2) Make a meal plan:

Once you created your schedule, make a meal plan and grocery list every week. Simply determine what foods you would like to include in your meals.

To create truly balanced and healthy meals, take into account MyPlate recommendations. All you have to do is go to MyPlate Daily Checklist. Once you have done this, create a simple formula according to your body and lifestyle needs. This way you get everything you need and nothing you don't. For example, for a 2,000 calorie daily need, a person should aim to consume 2 cups of fruits, 2.5 cups of vegetables, 6 ounces of grains, 5.5 ounces of protein foods, and 3 cups of dairy or other fortified foods, such as soy products or nut milks. Multiple these servings for each day and you can use these numbers as targets for assessing how much food to buy during your meal prep. Remember, it is not about perfection, but doing your best.

Once you know what foods and amount of these foods you should be eating, it is time to find recipes and determine the dishes you wish to eat. You can use cookbooks, health magazines, and online blogs to find recipes. A great tip is to include one to two new recipes to experiment with during your week. This gives your diet healthy variety and an outlet for your creativity. Make sure to mix things up. Create 2-3 options for all of your meals and snacks. Alternate these meals and snacks every day so you do not get bored!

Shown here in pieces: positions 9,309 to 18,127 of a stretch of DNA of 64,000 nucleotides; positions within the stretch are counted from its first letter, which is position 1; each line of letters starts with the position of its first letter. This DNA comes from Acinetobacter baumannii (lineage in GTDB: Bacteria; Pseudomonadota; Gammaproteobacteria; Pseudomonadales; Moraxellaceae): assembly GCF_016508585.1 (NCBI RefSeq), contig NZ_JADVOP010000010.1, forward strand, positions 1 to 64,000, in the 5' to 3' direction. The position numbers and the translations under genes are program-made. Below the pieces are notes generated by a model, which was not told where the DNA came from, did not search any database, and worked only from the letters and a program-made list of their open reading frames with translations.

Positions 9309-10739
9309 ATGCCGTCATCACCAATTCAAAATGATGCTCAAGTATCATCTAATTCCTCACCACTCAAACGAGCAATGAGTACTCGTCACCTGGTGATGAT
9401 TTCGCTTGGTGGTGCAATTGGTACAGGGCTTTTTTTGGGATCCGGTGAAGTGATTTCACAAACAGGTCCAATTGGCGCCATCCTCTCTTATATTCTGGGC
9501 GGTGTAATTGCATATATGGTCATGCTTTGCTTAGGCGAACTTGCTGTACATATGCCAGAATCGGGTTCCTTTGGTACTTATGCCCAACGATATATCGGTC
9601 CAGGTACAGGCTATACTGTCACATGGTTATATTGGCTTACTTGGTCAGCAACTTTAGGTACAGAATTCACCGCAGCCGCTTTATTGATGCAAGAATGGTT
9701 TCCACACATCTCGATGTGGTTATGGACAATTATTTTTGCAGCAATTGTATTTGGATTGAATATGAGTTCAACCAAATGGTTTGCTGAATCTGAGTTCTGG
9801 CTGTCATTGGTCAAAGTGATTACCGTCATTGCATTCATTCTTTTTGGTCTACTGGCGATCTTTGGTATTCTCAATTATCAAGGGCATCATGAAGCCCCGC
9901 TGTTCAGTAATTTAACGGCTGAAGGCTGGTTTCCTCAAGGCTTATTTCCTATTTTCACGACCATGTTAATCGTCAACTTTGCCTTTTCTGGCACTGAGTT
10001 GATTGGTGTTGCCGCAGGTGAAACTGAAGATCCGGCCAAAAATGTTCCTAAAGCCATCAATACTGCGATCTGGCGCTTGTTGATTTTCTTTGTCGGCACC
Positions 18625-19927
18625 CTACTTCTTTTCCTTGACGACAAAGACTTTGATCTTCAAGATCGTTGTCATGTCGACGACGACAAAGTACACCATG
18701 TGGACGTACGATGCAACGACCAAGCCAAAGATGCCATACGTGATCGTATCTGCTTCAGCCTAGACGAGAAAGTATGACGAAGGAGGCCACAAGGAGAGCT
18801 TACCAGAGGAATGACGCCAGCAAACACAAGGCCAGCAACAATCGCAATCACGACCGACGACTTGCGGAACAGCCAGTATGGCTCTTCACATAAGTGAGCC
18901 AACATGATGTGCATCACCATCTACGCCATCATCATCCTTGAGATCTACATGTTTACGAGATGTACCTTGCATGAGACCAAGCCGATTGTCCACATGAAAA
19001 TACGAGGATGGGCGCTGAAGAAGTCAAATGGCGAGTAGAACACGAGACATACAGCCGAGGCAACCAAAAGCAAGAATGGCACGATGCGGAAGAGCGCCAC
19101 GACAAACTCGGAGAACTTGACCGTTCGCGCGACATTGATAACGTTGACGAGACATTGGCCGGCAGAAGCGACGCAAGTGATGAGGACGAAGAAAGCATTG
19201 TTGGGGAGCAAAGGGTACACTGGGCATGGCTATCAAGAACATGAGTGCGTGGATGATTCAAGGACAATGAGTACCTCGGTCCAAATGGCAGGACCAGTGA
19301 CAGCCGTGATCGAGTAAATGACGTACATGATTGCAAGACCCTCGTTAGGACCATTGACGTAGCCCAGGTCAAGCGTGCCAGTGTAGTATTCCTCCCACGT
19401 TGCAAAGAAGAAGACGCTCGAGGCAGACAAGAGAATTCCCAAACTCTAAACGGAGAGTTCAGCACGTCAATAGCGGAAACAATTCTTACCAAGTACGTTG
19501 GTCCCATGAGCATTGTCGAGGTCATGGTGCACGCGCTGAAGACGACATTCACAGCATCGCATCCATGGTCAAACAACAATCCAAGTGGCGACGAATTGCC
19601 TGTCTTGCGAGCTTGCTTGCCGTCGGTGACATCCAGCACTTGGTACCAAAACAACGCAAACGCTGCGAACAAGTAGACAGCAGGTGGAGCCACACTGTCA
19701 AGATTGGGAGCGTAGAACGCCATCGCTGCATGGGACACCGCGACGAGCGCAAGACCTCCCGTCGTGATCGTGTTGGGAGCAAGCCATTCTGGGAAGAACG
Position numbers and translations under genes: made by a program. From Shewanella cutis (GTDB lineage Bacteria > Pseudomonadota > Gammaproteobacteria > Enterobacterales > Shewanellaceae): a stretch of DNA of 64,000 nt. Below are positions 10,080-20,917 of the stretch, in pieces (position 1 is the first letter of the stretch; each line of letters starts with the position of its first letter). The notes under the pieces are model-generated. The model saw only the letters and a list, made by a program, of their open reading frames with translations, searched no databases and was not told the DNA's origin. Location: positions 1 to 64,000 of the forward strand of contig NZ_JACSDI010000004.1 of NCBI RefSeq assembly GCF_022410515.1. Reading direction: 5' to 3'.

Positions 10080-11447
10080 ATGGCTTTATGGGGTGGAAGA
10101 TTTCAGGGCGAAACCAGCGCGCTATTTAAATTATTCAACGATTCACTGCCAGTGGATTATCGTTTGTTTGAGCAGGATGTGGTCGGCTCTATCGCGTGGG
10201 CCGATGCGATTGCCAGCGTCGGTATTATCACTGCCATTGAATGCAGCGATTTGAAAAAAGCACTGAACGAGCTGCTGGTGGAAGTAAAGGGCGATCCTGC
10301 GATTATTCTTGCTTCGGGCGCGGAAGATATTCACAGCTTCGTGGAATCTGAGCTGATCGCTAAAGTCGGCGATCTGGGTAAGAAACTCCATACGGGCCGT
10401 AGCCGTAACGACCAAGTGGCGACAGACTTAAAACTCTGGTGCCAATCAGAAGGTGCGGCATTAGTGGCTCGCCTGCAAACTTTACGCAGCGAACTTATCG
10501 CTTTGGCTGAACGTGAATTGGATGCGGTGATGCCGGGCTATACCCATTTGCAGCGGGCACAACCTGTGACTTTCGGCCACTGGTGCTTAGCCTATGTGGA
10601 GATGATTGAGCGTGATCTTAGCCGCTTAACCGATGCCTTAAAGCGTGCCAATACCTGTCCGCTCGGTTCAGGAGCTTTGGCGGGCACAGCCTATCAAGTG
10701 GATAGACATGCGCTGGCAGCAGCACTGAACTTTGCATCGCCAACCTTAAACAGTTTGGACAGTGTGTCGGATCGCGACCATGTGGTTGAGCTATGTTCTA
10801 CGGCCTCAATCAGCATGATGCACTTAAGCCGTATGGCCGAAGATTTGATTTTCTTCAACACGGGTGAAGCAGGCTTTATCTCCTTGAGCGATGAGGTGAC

Revolve the plan around the seasons. Look what fruits and vegetables are in season. This increases the chance of saving money, achieving peak flavor, and maximizing nutritional profiles. To further maximize savings, create dishes around foods that are on sale or having specials. Many stores have coupons and coupon apps to assist this process. Utilizing these sales to choose which foods to incorporate in your meal plan will allow variety and save money along the money.Always a big plus in my book.

Another important consideration when meal planning is your current food inventory. What foods do you currently have at home? Which foods are the oldest? Ask questions like these to figure out what foods should be eaten first as well as what foods you already have. Doing so will eliminate food waste and save you money!